It’s a big salute to all of you working hard at being good fathers

Today is Fathers’ Day and we can safely say fathers are beginning to receive some recognition for the work they do. Of course, it will be a long time before they can catch up with women who hog all the limelight on Mothers’ Day and basically all days of the year. The slow pace in embracing Fathers’ Day could be that fatherhood especially in this part of the world remains a complex issue. Fatherhood is struggling in its unique identity in an ever-changing world - while motherhood seems to have sorted itself out ages ago.

Let us start with the fact that all men have father issues, which affects what kind of fathers they become. Most men, consciously or unconsciously dealing with the shadows and ghosts of their fathers – whether their fathers are living or have joined the ages.

You have some men who spend entire lifetimes trying and failing to carve a unique identity for themselves out of the shadows of their much-celebrated heroic and superman fathers. Society places some spoken and unspoken expectations that sons should be bigger and better versions of their fathers.

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The same society ignores the now commonly accepted fact that most hero dads, those who we like to adore and glorify in public make for lousy fathers and husbands in private. These fathers are often absent and cast unhealthy shadows over their sons as they stifle them with unrealistic expectations about keeping the family flag flying.

Just below this category of fathers, you have the present but incompetent fathers. These fathers excel in providing and catering for their sons’ material needs but they fail at teaching them to be modern day all-round fathers.

Being present

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Then there is that special breed of reluctant fathers who are simply incapable of dealing or embracing the responsibility that comes with fatherhood.

These men are often well renowned bedroom athletes and familiar with the biology of procreation, but they somehow seem incapable of learning fatherhood skills.

Others mostly descended from Central Kenya claim an inability to deal with Alpha females and therefore leave the duties of fatherhood to mothers. Others like to say that they cannot deal with sharing parenting duties with strong women and so they opt to run for the hills and become absent fathers. To make matters worse, the mothers to these sons decide to give them female sounding surnames - an act of defiance which has been known to wreck havoc on men’s psyches.

This backdrop of fathering styles means that we have men ill-prepared and ill-equipped to be fathers.

Things get hairier because modern day fatherhood is different from what they are accustomed to. “Being present” is the new tag line for modern day parenting - where fathers are expected to be emotionally and physically present for their young ones. This means they have to forsake important male events such as haircuts, goat eating, football derbies so they can be present to see their tiny tots do what under normal circumstances is pretty ordinary stuff.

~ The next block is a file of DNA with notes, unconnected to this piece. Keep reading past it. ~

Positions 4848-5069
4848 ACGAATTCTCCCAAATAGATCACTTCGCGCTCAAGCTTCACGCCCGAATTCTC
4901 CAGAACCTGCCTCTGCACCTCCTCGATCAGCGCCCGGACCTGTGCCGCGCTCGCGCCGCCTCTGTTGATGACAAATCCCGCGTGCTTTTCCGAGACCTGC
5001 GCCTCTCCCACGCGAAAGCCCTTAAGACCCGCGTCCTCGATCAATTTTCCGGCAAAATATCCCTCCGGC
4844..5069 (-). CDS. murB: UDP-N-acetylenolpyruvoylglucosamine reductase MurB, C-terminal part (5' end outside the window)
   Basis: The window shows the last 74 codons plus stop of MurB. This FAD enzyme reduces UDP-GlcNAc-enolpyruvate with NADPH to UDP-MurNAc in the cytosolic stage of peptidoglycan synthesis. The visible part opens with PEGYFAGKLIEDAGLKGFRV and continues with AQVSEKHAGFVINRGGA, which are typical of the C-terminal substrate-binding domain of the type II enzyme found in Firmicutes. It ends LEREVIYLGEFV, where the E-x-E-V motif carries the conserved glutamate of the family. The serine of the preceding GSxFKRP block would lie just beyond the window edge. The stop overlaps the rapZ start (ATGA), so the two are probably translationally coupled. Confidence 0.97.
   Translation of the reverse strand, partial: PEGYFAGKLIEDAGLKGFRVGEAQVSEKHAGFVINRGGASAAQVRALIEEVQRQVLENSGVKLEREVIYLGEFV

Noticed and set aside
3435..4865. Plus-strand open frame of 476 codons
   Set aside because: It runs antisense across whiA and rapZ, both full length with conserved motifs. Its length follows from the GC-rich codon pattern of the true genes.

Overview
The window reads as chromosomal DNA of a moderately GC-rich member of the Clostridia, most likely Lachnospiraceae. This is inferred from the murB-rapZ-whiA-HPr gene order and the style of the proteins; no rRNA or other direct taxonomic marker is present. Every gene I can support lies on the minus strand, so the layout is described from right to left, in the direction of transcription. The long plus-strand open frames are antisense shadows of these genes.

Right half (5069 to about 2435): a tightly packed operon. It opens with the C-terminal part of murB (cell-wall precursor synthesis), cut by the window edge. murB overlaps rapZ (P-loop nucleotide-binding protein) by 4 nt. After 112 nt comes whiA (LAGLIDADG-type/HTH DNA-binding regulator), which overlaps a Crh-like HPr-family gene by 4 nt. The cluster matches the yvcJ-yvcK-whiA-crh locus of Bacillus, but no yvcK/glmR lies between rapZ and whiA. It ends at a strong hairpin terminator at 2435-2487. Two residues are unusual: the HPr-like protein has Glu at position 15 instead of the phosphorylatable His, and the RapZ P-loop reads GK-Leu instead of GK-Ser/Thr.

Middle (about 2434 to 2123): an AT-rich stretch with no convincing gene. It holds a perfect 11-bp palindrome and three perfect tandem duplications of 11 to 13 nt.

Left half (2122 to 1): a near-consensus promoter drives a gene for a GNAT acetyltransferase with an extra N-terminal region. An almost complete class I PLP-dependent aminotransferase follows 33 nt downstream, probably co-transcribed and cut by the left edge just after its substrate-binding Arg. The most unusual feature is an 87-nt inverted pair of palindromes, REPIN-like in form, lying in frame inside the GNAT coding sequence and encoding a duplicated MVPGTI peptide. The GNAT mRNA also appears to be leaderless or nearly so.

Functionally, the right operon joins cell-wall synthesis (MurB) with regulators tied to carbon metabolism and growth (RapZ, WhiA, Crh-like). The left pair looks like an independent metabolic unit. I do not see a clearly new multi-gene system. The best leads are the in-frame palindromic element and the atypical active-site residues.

There really should be no contest between an adrenaline filled football final and watching junior sing ba-ba black sheep. Yet fathers of today are being told that they need to choose being present over adrenaline; it simply is unfair.

Fathers of today are also expected to do mushy gooey stuff like changing poop laden diapers, singing silly sounding nursery rhymes and even putting tantrum prone children to sleep.

Even stoic mothers will tell you that these chores are hard and are not easy on any man’s DNA and machismo. Any father who wants to succeed at fatherhood must ‘be present’ from the pre-natal appointments, to kindergarten plays, to homework duty to those ubiquitous initiation seminars lest he is labelled as a bad father.

We might be a bit behind on these developments, but the definition of fatherhood is changing to include some rather unorthodox arrangements. In the past, fatherhood was akin to blind faith where men believed what the mothers said because they really had no choice. Yet today, men have the option of testing and confirming if they really are fathers, thanks to DNA.

This is not an entirely good thing because sometimes DNA results can shatter a man’s manhood and self-esteem and complicate family dynamics - there is nothing as disastrous as a man conclusively knowing that he is shooting blanks.

So, fathers today have to decide whether to be fathers through science or to operate on blind faith: sometimes blind faith beats Science.

Judged by effort

Modern day fathers also have to deal with the concept of co-parenting, which involves sharing duties and custody and, in some cases, putting up with other men being part of their children’s lives.

Co-parenting is not easy, is not cheap especially if the said father has chosen another woman as his wife or if he has decided to scatter his seed across the country.

Co-parenting for fathers usually involves serious scheduling and resource allocation, and that is even before we get to managing the self-esteem of their offspring.

Fatherhood will continue to face challenges including new challenges of surrogacy and gay parenting. At the end of the day, fathers are judged by the effort they put in, the material sacrifices and how “present” they are.

So, fathers need to put in some work into being good fathers because some day in the near future when old age creeps in, they will need their drool cleaned and adult diapers changes.

Children can be very unforgiving when it comes to parents who let them down. So here today we salute the fathers doing their darn best despite the pressures of fatherhood.

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